Consider medical records. The information contained in medical records must be kept confidential in accordance with various legal authorities (such as HIPAA in the US). Complex confidentiality and reporting requirements make healthcare a proverbial minefield. However, blockchain’s inbuilt advantages regarding confidentiality and user access may alleviate these burdens.
Currently, medical records are a major hangup for healthcare providers. In fact, 89% of hospitals are now equipped with electronic records, yet these systems were not designed with sharing in mind. In fact, some estimates show that 75% of medical communications are still conducted via fax machine. This means documents must be printed, scanned, and then printed again. As a result, medical information systems struggle to keep up with the time-sensitive nature of many medical procedures.
Security is one of the primary concerns with medical records. For example, during the notorious Anthem medical breach, 37.5 million records were stolen, which resulted in lawsuits with a total cost of $115 million.
Writing for the MIT Review, Mike Orcutt states that “technologists and health-care professionals across the globe see the blockchain technology as a way to streamline the sharing of medical records in a secure way, protect sensitive data from hackers, and give patients more control over their information.”
Orcutt also notes that a custom healthcare-specific blockchain that can deal with the many nuances and regulations of the industry must be built. In its current form, blockchain may not be ready for such a specific, high-value application.
So who’s going to be the first to develop a medical-records-centric blockchain? Only time will tell, but researchers at MIT built a successful prototype based on Ethereum, a cryptocurrency. The prototype, MedRec, can automatically manage access and editing permissions, work with a variety of databases, and facilitate both sharing and auditability.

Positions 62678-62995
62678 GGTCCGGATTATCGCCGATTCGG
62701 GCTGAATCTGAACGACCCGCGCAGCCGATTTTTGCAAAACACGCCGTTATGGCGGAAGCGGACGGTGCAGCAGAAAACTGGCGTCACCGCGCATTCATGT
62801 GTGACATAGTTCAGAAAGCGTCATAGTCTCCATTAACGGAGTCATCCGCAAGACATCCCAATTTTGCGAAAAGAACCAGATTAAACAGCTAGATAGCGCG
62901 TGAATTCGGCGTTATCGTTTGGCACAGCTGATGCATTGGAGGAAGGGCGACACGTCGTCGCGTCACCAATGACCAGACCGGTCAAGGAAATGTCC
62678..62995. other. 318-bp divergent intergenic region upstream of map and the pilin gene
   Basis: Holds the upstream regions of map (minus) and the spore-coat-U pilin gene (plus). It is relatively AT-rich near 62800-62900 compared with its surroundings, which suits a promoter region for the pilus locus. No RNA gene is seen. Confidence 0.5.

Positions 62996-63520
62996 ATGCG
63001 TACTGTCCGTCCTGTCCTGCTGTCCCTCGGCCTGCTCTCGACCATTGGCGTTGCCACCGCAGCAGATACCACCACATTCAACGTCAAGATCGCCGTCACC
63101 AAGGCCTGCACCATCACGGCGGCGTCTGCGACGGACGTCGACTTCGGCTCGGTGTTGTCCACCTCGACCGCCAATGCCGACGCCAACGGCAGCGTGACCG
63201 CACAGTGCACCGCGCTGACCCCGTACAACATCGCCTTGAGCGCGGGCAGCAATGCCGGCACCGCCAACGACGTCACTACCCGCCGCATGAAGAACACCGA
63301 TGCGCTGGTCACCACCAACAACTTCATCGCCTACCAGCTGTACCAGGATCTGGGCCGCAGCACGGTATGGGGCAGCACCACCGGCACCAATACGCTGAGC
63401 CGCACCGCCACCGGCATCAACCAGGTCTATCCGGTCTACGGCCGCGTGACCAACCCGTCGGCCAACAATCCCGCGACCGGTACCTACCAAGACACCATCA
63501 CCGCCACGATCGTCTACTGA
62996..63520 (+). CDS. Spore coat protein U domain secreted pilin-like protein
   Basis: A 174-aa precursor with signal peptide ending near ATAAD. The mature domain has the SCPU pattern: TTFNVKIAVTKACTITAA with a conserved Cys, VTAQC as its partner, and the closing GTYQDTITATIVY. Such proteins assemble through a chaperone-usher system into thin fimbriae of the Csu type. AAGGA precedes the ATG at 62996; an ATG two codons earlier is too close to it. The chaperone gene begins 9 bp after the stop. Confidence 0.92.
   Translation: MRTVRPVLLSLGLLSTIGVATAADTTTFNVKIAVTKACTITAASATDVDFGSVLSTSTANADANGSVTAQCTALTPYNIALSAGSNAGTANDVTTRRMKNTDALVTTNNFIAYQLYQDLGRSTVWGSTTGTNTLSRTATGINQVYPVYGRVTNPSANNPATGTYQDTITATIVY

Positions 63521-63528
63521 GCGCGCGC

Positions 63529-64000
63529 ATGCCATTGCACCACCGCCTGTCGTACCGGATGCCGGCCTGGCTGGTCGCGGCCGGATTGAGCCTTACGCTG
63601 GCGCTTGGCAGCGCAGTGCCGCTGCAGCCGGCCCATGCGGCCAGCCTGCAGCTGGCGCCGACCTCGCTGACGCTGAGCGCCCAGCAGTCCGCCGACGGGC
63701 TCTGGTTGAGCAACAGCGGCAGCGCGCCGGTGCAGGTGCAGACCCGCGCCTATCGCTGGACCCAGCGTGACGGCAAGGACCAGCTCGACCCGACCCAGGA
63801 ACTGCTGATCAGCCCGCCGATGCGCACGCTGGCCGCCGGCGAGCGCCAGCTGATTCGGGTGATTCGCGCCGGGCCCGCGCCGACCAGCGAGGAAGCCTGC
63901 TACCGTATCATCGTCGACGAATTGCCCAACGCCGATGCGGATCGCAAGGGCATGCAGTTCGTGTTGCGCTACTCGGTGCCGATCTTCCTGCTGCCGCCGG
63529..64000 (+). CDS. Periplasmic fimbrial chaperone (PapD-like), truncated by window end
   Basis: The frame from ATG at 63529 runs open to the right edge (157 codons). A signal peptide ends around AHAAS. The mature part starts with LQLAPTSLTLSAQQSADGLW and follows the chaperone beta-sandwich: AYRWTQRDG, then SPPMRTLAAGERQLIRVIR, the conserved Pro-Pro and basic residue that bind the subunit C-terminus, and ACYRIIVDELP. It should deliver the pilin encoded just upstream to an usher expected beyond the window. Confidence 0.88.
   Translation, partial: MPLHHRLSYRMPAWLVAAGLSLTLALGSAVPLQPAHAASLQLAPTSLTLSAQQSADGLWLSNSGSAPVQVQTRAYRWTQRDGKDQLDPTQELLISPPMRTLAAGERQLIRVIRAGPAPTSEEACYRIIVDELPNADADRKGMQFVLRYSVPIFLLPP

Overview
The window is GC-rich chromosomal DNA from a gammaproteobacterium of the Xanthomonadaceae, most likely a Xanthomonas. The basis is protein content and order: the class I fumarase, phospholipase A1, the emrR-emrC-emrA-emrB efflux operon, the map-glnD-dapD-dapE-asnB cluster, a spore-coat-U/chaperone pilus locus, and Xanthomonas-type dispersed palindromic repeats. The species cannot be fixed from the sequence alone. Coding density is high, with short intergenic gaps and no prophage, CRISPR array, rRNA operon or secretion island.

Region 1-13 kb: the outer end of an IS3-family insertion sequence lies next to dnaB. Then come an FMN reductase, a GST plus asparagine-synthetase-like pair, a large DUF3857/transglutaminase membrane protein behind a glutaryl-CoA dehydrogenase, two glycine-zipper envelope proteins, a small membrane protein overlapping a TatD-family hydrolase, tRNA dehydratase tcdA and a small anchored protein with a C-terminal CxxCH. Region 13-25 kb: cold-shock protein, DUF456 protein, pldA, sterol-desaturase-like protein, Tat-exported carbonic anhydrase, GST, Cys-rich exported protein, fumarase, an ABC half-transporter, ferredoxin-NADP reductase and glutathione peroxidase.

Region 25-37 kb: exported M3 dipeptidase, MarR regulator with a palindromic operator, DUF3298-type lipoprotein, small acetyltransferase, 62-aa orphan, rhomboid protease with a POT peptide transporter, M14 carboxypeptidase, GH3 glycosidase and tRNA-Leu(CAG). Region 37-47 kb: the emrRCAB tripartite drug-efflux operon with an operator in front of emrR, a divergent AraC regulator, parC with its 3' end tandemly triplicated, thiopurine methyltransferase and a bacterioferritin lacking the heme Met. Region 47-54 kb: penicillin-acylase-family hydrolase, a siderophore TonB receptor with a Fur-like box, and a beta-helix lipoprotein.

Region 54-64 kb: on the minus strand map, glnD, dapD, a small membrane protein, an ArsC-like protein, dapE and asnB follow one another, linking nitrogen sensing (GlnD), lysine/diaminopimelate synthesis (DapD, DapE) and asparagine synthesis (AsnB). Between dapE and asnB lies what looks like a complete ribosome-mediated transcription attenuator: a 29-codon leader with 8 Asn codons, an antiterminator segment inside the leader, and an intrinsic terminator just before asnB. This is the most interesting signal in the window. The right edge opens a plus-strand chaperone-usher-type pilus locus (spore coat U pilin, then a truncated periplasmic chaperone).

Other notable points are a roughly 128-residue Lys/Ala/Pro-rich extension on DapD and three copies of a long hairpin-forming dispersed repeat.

A cross-hospital blockchain solution like this one will allow easy and secure access to patient data with a personal token—this adheres to both HIPAA and data sharing aspects of current solutions.
Although it’s not required, a medical blockchain may include miners, who, in this case, will be medical researchers and doctors. MedRec’s creators may incentivize them to mine information blocks by offering them anonymized aggregate data in exchange.
One interesting aspect about blockchain is its ability to get rid of intermediaries. With cryptocurrencies, you don’t need a centralized bank. With medical records, you don’t need a complicated system and staff coordinating messages between medical facilities. Now, let’s apply this to contracts.
Under the traditional model, businesses and individuals need to rely on lawyers to both draw up the contracts, and to ensure that everyone is getting their ‘just desserts.’ For example, if an artist were to set up a royalty contract, a lawyer would need to ensure that she is receiving the proper royalties.